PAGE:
Yeah, it's really a pity that author of such a well-written piece confuses GDP with living standards. If that was the case people wouldn't vote for nationalist and populists.

In any case, despite very good performance of Polish economy, its convergence to West Europe at least in terms of GDP (PPP) is questionable as the cases of Czech Republic and Slovenia show. See the article The convergence dream 25 years on in Bruegel

visitor , May 19, 2017 at 6:04 pm

There is a reason why people voted for the populist PiS and ousted the liberals who had made such a great job at bringing Poland into the EU and its "market society".

justanotherprogressive , May 19, 2017 at 10:23 am

A long but brilliant article that everyone should take the time to read! I want all the techies in my family to read it because it points out some of the uneasiness even techies feel about the their industry.

My favorite paragraph (although there were many close seconds):

"But real problems are messy. Tech culture prefers to solve harder, more abstract problems that haven't been sullied by contact with reality. So they worry about how to give Mars an earth-like climate, rather than how to give Earth an earth-like climate. They debate how to make a morally benevolent God-like AI, rather than figuring out how to put ethical guard rails around the more pedestrian AI they are introducing into every area of people's lives."
Yep .

MyLessThanPrimeBeef , May 19, 2017 at 2:28 pm

That popular vote comment is misleading as well.

A previous example was given about a hypothetical House vote, where, in yes-districts, voters are split 51-49 yes (assuming that is so lots of times, congress persons vote 'their conscience') and voters in no-districts are 90-10 for no. Yes votes win by one.

In that case, the popular vote actually is for No.

And that has nothing to do with slavery.

It's how the math works in a representative voting system.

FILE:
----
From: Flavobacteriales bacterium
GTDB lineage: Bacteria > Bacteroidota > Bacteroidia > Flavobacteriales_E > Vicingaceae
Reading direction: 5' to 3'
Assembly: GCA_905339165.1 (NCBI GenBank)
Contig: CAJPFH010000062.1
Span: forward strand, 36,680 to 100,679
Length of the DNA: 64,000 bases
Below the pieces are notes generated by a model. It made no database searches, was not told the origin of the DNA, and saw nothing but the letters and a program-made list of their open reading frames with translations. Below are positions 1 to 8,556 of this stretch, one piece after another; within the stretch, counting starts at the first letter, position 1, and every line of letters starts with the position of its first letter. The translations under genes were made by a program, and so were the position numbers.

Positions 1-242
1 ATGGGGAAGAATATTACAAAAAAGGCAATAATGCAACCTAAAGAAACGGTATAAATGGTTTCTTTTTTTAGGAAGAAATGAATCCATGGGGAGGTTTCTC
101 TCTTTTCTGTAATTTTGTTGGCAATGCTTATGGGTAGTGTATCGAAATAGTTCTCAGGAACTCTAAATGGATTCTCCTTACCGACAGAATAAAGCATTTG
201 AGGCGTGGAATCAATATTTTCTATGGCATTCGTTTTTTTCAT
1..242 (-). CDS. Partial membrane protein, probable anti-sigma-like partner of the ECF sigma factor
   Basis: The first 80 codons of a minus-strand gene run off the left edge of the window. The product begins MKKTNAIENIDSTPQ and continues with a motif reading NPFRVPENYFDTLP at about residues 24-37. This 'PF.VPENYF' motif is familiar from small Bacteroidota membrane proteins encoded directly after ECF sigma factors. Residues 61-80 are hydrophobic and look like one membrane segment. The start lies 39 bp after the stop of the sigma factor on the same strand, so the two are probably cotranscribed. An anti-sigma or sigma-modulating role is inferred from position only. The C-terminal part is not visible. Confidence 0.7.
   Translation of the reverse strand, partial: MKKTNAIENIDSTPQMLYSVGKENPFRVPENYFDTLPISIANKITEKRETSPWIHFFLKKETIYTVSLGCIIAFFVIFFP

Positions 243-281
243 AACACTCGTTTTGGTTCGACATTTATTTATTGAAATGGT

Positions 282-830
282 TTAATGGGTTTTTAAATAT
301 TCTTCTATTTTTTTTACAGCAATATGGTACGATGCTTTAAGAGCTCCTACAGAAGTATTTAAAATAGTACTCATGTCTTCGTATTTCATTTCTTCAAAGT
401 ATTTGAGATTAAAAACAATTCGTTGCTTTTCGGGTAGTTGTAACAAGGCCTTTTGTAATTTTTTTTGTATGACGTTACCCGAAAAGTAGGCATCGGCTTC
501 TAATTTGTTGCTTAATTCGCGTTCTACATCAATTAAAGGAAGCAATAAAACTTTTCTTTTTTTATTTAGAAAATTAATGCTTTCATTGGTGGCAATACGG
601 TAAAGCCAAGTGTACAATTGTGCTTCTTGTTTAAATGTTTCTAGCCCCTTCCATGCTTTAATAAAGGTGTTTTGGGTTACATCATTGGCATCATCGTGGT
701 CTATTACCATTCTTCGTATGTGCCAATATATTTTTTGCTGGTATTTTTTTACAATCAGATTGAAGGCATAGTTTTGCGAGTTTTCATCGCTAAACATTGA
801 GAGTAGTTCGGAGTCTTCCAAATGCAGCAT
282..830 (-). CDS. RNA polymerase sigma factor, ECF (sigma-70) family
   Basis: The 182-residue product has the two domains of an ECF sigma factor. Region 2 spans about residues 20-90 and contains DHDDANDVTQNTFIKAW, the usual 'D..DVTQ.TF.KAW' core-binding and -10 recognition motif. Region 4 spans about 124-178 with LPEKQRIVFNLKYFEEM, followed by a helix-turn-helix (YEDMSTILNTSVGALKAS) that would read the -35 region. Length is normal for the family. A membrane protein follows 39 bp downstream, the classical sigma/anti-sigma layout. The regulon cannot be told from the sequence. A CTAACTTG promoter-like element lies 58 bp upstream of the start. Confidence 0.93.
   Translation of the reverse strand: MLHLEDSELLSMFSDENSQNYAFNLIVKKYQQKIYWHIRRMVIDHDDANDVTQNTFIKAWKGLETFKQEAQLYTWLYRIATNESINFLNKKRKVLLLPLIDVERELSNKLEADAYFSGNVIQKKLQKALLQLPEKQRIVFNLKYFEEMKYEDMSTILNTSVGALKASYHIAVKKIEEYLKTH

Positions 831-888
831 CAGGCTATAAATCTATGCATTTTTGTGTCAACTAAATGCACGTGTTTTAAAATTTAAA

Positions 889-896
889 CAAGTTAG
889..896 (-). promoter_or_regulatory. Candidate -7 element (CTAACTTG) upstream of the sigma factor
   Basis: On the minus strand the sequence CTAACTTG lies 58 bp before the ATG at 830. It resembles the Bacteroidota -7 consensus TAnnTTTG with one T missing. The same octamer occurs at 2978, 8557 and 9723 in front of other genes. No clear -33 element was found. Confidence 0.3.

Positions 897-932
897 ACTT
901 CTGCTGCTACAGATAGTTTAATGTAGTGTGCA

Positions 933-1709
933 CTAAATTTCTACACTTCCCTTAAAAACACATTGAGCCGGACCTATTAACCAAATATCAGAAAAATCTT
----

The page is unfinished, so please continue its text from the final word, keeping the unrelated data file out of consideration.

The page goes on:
PhilM , May 19, 2017 at 3:32 pm

Before responding to MLTPB, I'd like to voice my opinion that the OP article is thoughtful and reflects a decent level of awareness of the reality of the world, along with positive solutions that would be achievable in a polity that had the public good as its aim.

As for MLTPB's opinion on the vote, I beg to differ: it has everything to do with slavery. That's how the numbers work in our system, which is imperial, not representative. It's a bitch when instead of Augustus you get Caligula, but it doesn't change the basic reality of how the system works, and has worked since Ike. In our imperial system, it does not matter to the people whether they vote, or how; it matters, occasionally, to the contestants' position in the power structure, but nothing more than that.

Here is the reality: the people in any office in our federal government-basically everyone who lives in or around Washington DC-have the same relationship to American people as they have to Russian, Chinese, or Indian people: that of serving their own interests; predation, if you will; animal husbandry, if you prefer. They will act so as to extract the maximum value consistent with not-killing-the-goose-that-lays-the-golden-eggs from every person, wherever they are located, whatever their religion, whatever their nationality, as long as they are powerless, which means everyone who is a private citizen, however rich, or a small business; everyone who is not a Forbes 500 corporation.

The notion that the federal government is somehow tied to "Americans," or even to the geographical entity now known as the USA, much less to the values expressed in the so-called "founding documents," is a child's bedtime story.

It's amusing that it took the election of Trump to bring this realization about; but really, that is why some of us actually voted for Trump: to rub the idiots' noses in the reality of their political environment. (Not me, mind you; because I do not bother to vote: when I want something done, I write a check, like any experienced consumer of government services.)

There is a cure, but it is not changing the election mechanism so the choice of president results from the popular vote totals in a population of 300 million. No, it means changing it so there are 1000 presidents and 100,000 representatives and 1000 supreme courts, and 1000 republics. Those are the numbers that would achieve representative government the way it was designed to function by people who knew. Alternatively, you could reduce federal taxation to 1/10th of its current level, and assign all other taxation to the township, with a population limit of 20,000. Now you would have something that is no longer imperial.

But since most people since the dawn of history have lived under organizations that are imperial with perfect happiness, the appropriate course of action is not to struggle in futility for change, which would almost certainly do more harm than good, and result in an outcome that would just use up the world's resources more swiftly in the chaos of consumption and war. The optimum course is to watch reruns of amusing sitcoms and eat good food; to gratify the animal pleasures and such pleasures of the mind as remain to aging bodies mistreated by pharmaceuticals; and to die as quickly and painlessly as the authorities permit.

MyLessThanPrimeBeef , May 19, 2017 at 5:37 pm